top of page

Individualized Consultation Services & Education Hub

Grab Your Favorite Products in the New

HTP Shop!

Should Kids Be Allowed to Hug and Ride Dogs?

Updated: Dec 14, 2023




Do you allow your child to 'ride' your dog?


This should never be allowed.


Period.

Truth is, you never know how an animal is feeling... and most are extremely good at hiding when they are pain.


Your dog could be hurting. And you may not even know it.


Some examples include:

  • Sprained foot from running

  • Sore back from being overweight

  • Infected ears from swimming in the lake

  • Irritability from loud noises

  • Feeling run down from a virus

  • Sore joints in the winter

  • Cranky and less tolerance from old age

  • Tooth pain


The list is truly endless. The dog in the first picture on this post is clearly overweight, head held low, and panting. He looks distressed.


Who is advocating for his comfort?!


 

Who should be saying "No." ?


As adults, we may fully expect the pet to decide when he has had enough.


Maybe we just assume they will move away when they get fed up.


I've heard this saying more times than I can even count: "He's such a good dog! He would never hurt anyone!"


Unfortunately, the only way animals can communicate is with their mouth.


Everyone, including humans, has a threshold.


Yes, dogs can and will tolerate a LOT.. But when they decide to say "No!" in the only way they know how... It may be too late..


We, as adults, must say "No!" before the dog does.


Prevention is the best and most effective tool we have to avoid bites.




What happens when a bite or full on attack takes place?


When a dog bite happens, I want you to ask yourself something:


Who's fault is it? ...

The dog's?


Because they bit a child in the face?


I've seen this happen.

And the animal will usually pay the price; with their life.


Because they didn't have an advocate.


FACT:

50% of all dog bite victims are under 12 years of age and statistically, it is usually a family dog...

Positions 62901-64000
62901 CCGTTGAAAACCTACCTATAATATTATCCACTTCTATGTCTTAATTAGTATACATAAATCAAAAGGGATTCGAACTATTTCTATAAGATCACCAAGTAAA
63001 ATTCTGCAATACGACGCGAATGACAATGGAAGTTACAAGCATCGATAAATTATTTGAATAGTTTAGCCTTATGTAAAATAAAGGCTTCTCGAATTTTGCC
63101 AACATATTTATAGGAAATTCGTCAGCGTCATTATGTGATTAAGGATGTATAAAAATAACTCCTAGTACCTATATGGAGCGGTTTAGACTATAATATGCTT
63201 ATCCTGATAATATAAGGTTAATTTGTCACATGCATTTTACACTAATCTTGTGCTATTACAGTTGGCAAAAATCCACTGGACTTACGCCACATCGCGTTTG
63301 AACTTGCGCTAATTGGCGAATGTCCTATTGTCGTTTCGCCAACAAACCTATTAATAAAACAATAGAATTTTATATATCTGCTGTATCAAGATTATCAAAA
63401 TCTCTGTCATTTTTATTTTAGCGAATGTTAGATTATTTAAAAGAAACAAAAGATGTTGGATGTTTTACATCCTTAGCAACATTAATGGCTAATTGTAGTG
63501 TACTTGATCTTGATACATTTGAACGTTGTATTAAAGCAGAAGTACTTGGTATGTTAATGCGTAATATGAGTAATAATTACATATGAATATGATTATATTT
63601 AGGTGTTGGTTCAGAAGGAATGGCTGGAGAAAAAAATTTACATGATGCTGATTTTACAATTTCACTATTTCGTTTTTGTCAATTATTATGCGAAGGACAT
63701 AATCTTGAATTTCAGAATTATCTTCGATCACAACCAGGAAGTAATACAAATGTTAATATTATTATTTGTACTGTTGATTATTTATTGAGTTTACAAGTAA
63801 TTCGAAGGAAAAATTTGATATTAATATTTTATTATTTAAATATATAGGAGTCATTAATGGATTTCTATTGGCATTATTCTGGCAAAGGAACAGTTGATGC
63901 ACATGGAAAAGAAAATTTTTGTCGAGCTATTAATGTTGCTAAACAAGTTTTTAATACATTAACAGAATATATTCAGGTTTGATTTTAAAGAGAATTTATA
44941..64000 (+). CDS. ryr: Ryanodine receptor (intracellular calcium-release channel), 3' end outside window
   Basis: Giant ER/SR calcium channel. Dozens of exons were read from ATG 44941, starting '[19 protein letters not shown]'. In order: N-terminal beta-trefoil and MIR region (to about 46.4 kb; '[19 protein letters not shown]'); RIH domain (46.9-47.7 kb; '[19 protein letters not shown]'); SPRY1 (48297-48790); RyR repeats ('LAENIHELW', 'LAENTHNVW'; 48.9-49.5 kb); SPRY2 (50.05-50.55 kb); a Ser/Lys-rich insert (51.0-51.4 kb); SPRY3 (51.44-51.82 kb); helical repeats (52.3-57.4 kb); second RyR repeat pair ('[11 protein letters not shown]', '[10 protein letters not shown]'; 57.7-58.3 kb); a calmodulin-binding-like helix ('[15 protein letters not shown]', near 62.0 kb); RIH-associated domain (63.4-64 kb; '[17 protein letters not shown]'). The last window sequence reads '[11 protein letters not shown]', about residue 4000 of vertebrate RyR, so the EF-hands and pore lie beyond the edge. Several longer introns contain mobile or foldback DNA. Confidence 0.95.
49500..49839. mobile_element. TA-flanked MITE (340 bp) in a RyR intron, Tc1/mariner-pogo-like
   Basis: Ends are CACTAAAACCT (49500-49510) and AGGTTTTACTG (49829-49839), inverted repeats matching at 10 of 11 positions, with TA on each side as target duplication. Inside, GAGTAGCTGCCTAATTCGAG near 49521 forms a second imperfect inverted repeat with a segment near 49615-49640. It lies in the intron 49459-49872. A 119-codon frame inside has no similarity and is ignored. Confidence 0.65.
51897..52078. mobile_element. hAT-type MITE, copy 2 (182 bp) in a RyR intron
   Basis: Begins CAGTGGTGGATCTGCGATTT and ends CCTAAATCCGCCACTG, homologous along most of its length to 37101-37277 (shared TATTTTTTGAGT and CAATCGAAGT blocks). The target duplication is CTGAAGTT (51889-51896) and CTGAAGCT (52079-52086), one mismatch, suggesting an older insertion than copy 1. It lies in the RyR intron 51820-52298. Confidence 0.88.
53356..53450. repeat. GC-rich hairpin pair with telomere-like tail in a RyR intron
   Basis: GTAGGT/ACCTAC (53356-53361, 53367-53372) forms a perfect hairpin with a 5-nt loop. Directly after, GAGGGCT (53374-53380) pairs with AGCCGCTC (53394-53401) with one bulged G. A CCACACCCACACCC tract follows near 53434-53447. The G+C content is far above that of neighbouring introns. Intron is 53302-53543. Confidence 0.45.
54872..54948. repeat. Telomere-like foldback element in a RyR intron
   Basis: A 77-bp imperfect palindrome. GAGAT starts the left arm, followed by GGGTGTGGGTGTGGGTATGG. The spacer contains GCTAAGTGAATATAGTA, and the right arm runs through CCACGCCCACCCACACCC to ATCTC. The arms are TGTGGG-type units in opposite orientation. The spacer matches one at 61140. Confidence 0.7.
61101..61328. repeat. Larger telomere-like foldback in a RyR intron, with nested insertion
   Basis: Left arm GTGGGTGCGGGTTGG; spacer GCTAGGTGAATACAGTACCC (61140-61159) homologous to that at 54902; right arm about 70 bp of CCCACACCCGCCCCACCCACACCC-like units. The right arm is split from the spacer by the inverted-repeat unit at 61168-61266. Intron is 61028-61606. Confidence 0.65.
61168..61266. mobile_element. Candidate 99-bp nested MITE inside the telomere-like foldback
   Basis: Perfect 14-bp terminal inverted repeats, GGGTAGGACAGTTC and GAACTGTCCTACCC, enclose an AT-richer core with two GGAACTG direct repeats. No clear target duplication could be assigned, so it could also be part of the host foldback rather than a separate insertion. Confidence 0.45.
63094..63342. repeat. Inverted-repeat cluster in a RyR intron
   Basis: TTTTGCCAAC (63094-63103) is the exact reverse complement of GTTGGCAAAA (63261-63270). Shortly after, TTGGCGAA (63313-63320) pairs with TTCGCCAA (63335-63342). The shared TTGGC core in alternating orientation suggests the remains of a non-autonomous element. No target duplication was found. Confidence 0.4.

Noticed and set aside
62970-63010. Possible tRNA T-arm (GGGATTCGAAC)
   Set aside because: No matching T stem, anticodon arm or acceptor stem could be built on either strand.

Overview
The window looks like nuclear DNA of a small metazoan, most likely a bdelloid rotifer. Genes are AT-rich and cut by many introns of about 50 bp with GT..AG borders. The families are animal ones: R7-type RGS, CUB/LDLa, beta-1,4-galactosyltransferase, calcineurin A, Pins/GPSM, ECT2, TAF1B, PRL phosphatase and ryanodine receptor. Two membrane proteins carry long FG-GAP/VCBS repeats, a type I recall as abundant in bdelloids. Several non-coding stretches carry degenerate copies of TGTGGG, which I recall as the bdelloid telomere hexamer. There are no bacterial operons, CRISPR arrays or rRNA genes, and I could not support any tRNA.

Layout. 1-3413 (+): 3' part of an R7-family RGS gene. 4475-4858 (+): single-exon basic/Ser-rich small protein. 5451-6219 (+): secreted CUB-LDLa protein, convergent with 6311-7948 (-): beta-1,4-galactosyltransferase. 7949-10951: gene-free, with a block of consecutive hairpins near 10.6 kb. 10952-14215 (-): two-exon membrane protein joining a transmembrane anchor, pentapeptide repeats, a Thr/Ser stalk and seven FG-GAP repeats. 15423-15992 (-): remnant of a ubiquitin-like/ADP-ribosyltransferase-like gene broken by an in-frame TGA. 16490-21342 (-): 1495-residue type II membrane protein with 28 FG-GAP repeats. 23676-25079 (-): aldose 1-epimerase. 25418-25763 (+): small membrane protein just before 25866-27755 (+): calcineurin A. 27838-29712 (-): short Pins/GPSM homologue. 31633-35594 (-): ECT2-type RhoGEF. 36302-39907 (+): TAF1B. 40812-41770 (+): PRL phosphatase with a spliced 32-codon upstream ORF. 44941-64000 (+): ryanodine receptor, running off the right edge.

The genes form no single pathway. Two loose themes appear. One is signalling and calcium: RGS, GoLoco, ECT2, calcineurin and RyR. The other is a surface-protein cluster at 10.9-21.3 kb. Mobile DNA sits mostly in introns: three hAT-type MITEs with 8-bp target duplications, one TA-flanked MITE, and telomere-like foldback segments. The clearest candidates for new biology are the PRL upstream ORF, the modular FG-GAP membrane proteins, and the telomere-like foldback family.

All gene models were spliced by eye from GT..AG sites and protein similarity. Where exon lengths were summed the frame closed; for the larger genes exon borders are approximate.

Who has decided to stand up for himself, because no one else will.


 

Be a leader, and an advocate for safety.


Teach kids to read dog body language.

Learn about consent testing.


And above all, please use common sense.



True responsibility:


Read this mother's brave story about how she took full responsibility for her dog attacking her child.


It takes a lot of courage to stand up for what is right, and even more so to stand up and admit when you were wrong.


We MUST teach ourselves, children, and others how to appropriately interact with these animals.


They are animals.


They have feelings, instincts, AND very sharp teeth!


 

As always, feel free to pass along this important message!!


Encourage safe interactions between your kids and pets, especially dogs! Get them involved with age appropriate chores, and even puzzle games!


And if you are wanting to learn more and be an advocate or teach your kids in a fun way how to appropriately interact with pets, head on over to the Pawsitively Safe page!


 


Want More Health & Wellness Tips?!


Join as a Member for exclusive content & follow Happy Trails Pets on social media!



"Dedicated to helping, and empowering pet owners to make better decisions in order to improve the health and well-being of their pets, naturally. Because when you know better, you can do better."






Click here to receive one-on-one guidance from a dedicated professional for all your pet care needs!


Shop some of my top recommended products!


*Some graphics in this post are courtesy of Family Paws Parent Education.

101 views0 comments

Comments


HTP Pet Supplies Shop

Unauthorized reproduction, sale, sharing, copying, alteration or other distribution of material(s) presented is strictly prohibited. All content branded by Happy Trails Pets is property of Happy Trails Pets.

Materials that are otherwise branded by another organization retain full ownership of that material and it's contents. Where used, permission was obtained prior to uploaded use and distribution of other branded materials.
See Terms & Disclaimer.

*The information provided here is for educational purposes only and is not meant to diagnose, treat, prevent or cure any illness, nor replace the regular care of a qualified and trusted veterinarian. In no way is this information a substitute for medical advice or care by a trusted veterinary professional.

**All Happy Trails Pets content is reviewed for accuracy at the time of publishing. At any time, the accuracy of such posts and content may change without notice due to the ever-changing dynamics of the pet industry, developments in/ and available research, practice laws and guidelines, and so-forth.
Posts will be updated as needed with the most current available information and/ or where time allows.

No content here or otherwise published on this site may be reproduced, distributed, copied, or sold in part or in whole without written prior permission & consent of the creator/ publisher at Happy Trails Pets.

bottom of page